Tag: Anti-Hero

Perfume: The Story of a Murderer by Patrick Süskind

Posted January 28, 2015 by Michael @ Knowledge Lost in Historical Fiction / 6 Comments

Perfume: The Story of a Murderer by Patrick SüskindTitle: Perfume: The Story of a Murderer (Goodreads)
Author: Patrick Süskind
Translator: John E. Woods
Published: Penguin, 1985
Pages: 263
Genres: Historical Fiction
My Copy: Library Book

Buy: AmazonBook DepositoryKindle (or visit your local Indie bookstore)

At birth Jean-Baptiste Grenouille was tossed aside into a pile of fish guts in the slums of eighteenth-century Paris. His mother believed he would be a still born, just like all the others and quickly got rid of him to continue working. From birth Jean-Baptiste was a little different; born without a scent but grows into a man with an absolute sense of smell. He quickly found work as a perfumer, learning the trade. He wanted to capture the scents of the world, but more importantly the one that intoxicated him; the scent of a beautiful young virgin woman.

When first published in German in 1985, Perfume: The Story of a Murderer (Das Parfum: Die Geschichte eines Mörders) was a literary sensation for author Patrick Süskind. Two years later it was translated into English by John E. Woods, who went on to win the PEN Translation Prize for his work with this book. The original cover (which sadly isn’t used now) was from the painting Nymphe et satyre by Antoine Watteau 1715-16, which in English translates to Nymphs and Satyr. The novel was the inspiration for Nirvana’s Scentless Apprentice, Rammstein’s Du riechst so gut, Red Head Girl by Air and so on.

The point I am trying to make is that this book was a huge success that went on to inspire many. This is actually a re-read for me and I first read this almost five years ago and found myself being completely captivated but the book. When I first reviewed the novel, I said that “I love an anti-hero and Jean-Baptiste Grenouille didn’t disappoint as the cold hearted, scent obsessed protagonist.” Which is true, but this time I wanted to look at the novel a little more in-depth.

Firstly, I found it interesting the way women where portrayed within this book. At birth and childhood, women are represented as carers but his mother, wet-nurses and the nuns all reject Jean-Baptiste Grenouille. Then when he grew into a man, the role of the woman changed from carer to the object of desire. However, for Jean-Baptiste, the idea of acceptance by a woman remained strong throughout his life, but he remained alone, which made him feel undesirable.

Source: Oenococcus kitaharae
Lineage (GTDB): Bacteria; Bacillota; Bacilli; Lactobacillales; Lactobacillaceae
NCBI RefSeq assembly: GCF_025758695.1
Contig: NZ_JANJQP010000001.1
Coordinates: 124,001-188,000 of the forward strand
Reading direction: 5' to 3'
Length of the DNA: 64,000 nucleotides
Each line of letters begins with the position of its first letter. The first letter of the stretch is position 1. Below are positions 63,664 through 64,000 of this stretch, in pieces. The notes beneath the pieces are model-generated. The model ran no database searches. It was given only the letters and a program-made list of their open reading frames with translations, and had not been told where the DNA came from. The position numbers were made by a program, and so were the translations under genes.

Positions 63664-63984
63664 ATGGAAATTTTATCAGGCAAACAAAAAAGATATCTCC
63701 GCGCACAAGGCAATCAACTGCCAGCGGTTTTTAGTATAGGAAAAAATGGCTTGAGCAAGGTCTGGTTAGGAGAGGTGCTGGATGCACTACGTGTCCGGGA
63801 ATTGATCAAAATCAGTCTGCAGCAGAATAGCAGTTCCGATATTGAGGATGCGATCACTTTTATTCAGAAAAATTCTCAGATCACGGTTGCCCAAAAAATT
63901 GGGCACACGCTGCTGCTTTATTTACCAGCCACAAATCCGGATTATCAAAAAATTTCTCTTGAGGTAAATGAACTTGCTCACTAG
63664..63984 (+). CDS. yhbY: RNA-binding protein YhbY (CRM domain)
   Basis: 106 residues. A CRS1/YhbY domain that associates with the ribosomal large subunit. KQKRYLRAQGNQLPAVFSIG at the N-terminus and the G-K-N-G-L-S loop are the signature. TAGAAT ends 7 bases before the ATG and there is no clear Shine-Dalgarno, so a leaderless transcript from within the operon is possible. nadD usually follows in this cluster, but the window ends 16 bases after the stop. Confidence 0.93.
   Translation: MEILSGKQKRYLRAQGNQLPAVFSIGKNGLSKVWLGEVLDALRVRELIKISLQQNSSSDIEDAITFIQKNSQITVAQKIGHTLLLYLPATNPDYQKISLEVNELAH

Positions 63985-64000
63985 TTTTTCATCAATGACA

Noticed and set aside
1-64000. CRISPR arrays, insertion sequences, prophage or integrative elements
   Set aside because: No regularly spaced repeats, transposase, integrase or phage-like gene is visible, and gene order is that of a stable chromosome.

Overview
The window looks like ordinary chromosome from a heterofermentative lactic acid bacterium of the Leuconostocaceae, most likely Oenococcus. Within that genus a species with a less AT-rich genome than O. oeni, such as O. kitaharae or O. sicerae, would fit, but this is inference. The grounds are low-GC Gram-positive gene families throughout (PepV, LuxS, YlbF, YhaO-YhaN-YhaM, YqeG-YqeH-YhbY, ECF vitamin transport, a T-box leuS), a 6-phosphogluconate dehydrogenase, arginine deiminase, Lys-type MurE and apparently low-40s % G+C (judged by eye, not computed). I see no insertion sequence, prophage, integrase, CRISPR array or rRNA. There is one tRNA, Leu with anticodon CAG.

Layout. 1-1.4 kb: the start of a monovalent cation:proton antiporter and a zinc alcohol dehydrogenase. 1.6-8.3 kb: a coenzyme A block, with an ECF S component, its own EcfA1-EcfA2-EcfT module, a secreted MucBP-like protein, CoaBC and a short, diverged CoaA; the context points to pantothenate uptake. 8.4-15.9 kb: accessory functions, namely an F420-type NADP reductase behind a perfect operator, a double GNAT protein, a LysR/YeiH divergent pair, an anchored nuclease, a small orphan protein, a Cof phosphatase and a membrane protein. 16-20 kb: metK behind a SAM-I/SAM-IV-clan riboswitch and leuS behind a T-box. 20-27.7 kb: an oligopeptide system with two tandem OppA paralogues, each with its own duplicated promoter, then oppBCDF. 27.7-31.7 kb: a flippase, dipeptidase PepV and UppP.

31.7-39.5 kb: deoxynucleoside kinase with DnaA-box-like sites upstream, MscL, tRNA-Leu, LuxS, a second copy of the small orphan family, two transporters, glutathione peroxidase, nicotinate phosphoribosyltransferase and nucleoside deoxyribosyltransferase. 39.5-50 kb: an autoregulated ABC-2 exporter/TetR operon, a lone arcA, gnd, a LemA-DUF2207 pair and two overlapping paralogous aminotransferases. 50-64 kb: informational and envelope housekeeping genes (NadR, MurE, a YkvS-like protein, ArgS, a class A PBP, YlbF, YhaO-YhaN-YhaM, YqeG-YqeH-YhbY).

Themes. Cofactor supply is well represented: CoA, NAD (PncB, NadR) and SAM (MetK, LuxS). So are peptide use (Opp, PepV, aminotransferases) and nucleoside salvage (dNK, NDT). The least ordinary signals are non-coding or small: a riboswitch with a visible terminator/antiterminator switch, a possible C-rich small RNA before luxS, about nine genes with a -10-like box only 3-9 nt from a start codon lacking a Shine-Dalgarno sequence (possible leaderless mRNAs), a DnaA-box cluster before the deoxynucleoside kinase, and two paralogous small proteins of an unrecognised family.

I had been thinking about Perfume since first reading the novel and I came to the conclusion that scent worked as a metaphor for lust in this book. A lust that Jean-Baptiste had towards young virgins; which is so typical and boring but I was interested in the way Süskind used smell to explore this idea of lust. While this still rung true for me the second time around, I also began to look at smell as a representation for class; the higher the social standing the better you smell.

Both ideas seem to come together at the end, when Jean-Baptiste releases the fragrance everyone smells the same; become equals. When it comes to theme of lust, everyone is over come with desire and the scent makes everyone attracted to each other. No one has to feel the way Jean-Baptiste felt, rejected from birth. However this scene left me curious, if everyone becomes desirable and equal; why is everyone straight in this scene. There is no mention of any same sex coupling and I felt a little perplexed by this; it is not like everyone is straight or no mention that the scent only attracts you to the opposite sex.

It is an interesting experience re-reading a book, I don’t often do it but I am starting to see the appeal. First time around, I really focused on the plot and when I picked up Perfume again all that came flooding back which allowed me to explore themes and ideas within the book. I was able to take what I thought previously and dive deeper into the novel which I found so much more rewarding. I think I have converted myself into a re-reader; I have already started reading The Master and Margarita again.